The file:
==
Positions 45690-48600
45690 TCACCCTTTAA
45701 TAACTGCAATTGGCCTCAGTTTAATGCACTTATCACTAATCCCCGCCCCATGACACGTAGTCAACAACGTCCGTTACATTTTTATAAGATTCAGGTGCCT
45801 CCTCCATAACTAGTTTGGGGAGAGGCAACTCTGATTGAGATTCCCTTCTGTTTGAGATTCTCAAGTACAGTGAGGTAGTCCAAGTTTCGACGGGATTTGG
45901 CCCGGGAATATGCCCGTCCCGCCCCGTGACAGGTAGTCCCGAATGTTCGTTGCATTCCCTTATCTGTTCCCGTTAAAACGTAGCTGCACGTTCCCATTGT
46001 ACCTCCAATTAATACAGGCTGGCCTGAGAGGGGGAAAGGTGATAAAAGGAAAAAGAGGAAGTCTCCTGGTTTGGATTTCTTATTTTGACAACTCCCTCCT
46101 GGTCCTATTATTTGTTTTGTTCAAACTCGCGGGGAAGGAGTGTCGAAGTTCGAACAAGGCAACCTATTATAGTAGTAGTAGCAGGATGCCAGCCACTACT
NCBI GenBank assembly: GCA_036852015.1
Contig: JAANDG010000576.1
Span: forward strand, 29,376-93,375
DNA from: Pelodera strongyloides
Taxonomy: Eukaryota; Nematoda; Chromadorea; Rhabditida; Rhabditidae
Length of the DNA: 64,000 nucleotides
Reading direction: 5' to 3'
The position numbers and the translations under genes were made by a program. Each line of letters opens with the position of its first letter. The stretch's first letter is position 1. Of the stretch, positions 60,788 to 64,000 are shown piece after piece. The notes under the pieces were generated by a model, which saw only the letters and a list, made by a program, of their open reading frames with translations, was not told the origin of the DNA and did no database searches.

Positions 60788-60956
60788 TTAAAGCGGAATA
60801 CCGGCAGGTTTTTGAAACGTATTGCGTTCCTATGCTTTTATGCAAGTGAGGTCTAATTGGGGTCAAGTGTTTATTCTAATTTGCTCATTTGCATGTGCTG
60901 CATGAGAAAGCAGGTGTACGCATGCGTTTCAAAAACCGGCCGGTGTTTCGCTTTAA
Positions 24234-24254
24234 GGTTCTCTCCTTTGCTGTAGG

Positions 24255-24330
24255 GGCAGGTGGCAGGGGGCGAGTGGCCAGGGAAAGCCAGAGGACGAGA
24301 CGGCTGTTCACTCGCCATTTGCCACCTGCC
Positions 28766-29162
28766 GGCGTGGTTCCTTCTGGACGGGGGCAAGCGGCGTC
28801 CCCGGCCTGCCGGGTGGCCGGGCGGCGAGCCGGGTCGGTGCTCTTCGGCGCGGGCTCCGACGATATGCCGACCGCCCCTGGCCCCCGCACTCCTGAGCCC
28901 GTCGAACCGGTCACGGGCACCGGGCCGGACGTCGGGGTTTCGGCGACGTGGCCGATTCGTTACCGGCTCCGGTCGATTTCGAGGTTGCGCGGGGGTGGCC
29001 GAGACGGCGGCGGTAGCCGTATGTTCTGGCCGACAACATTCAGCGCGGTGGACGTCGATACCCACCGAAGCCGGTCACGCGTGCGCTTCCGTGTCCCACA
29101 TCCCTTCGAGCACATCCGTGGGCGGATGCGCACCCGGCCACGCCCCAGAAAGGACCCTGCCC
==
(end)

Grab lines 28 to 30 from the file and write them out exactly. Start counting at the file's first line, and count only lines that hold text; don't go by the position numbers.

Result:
28901 GTCGAACCGGTCACGGGCACCGGGCCGGACGTCGGGGTTTCGGCGACGTGGCCGATTCGTTACCGGCTCCGGTCGATTTCGAGGTTGCGCGGGGGTGGCC
29001 GAGACGGCGGCGGTAGCCGTATGTTCTGGCCGACAACATTCAGCGCGGTGGACGTCGATACCCACCGAAGCCGGTCACGCGTGCGCTTCCGTGTCCCACA
29101 TCCCTTCGAGCACATCCGTGGGCGGATGCGCACCCGGCCACGCCCCAGAAAGGACCCTGCCC